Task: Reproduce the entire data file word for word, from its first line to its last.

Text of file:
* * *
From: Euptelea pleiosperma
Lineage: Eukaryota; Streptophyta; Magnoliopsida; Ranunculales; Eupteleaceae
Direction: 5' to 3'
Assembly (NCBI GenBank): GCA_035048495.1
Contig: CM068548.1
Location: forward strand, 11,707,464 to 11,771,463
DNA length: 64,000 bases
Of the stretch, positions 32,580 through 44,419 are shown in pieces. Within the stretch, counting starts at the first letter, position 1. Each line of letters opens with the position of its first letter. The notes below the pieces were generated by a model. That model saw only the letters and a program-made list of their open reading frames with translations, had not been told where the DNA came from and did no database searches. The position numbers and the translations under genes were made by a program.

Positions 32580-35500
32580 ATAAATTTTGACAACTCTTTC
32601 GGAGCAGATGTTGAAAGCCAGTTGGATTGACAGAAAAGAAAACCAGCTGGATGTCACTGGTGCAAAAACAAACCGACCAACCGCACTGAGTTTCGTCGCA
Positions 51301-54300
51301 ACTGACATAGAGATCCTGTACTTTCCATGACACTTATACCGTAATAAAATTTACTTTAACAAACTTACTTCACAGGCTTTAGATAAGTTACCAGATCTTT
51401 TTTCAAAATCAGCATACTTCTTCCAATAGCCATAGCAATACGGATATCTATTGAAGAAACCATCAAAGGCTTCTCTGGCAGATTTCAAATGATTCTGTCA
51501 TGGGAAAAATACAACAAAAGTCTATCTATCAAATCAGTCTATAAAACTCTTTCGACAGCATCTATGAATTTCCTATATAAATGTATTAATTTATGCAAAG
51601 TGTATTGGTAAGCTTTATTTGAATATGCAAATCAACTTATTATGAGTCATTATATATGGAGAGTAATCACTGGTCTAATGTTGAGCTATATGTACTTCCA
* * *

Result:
From: Euptelea pleiosperma
Lineage: Eukaryota; Streptophyta; Magnoliopsida; Ranunculales; Eupteleaceae
Direction: 5' to 3'
Assembly (NCBI GenBank): GCA_035048495.1
Contig: CM068548.1
Location: forward strand, 11,707,464 to 11,771,463
DNA length: 64,000 bases
Of the stretch, positions 32,580 through 44,419 are shown in pieces. Within the stretch, counting starts at the first letter, position 1. Each line of letters opens with the position of its first letter. The notes below the pieces were generated by a model. That model saw only the letters and a program-made list of their open reading frames with translations, had not been told where the DNA came from and did no database searches. The position numbers and the translations under genes were made by a program.

Positions 32580-35500
32580 ATAAATTTTGACAACTCTTTC
32601 GGAGCAGATGTTGAAAGCCAGTTGGATTGACAGAAAAGAAAACCAGCTGGATGTCACTGGTGCAAAAACAAACCGACCAACCGCACTGAGTTTCGTCGCA
Positions 51301-54300
51301 ACTGACATAGAGATCCTGTACTTTCCATGACACTTATACCGTAATAAAATTTACTTTAACAAACTTACTTCACAGGCTTTAGATAAGTTACCAGATCTTT
51401 TTTCAAAATCAGCATACTTCTTCCAATAGCCATAGCAATACGGATATCTATTGAAGAAACCATCAAAGGCTTCTCTGGCAGATTTCAAATGATTCTGTCA
51501 TGGGAAAAATACAACAAAAGTCTATCTATCAAATCAGTCTATAAAACTCTTTCGACAGCATCTATGAATTTCCTATATAAATGTATTAATTTATGCAAAG
51601 TGTATTGGTAAGCTTTATTTGAATATGCAAATCAACTTATTATGAGTCATTATATATGGAGAGTAATCACTGGTCTAATGTTGAGCTATATGTACTTCCA